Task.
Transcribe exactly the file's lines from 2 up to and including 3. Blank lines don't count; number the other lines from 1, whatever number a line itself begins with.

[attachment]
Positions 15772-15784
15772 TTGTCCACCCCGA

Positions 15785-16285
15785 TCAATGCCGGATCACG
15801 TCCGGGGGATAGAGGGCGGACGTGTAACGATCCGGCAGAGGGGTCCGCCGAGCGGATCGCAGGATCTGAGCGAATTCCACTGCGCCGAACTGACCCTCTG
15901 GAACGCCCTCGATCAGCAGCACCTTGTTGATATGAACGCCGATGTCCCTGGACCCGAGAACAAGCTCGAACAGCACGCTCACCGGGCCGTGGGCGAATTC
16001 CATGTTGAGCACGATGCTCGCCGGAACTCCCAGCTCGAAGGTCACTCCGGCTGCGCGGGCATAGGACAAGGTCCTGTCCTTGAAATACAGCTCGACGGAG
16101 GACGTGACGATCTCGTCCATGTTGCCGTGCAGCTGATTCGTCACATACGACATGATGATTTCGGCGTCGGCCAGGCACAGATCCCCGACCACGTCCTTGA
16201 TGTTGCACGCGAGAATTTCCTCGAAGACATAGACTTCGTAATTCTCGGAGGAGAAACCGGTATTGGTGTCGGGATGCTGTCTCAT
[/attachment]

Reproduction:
15772 TTGTCCACCCCGA

Positions 15785-16285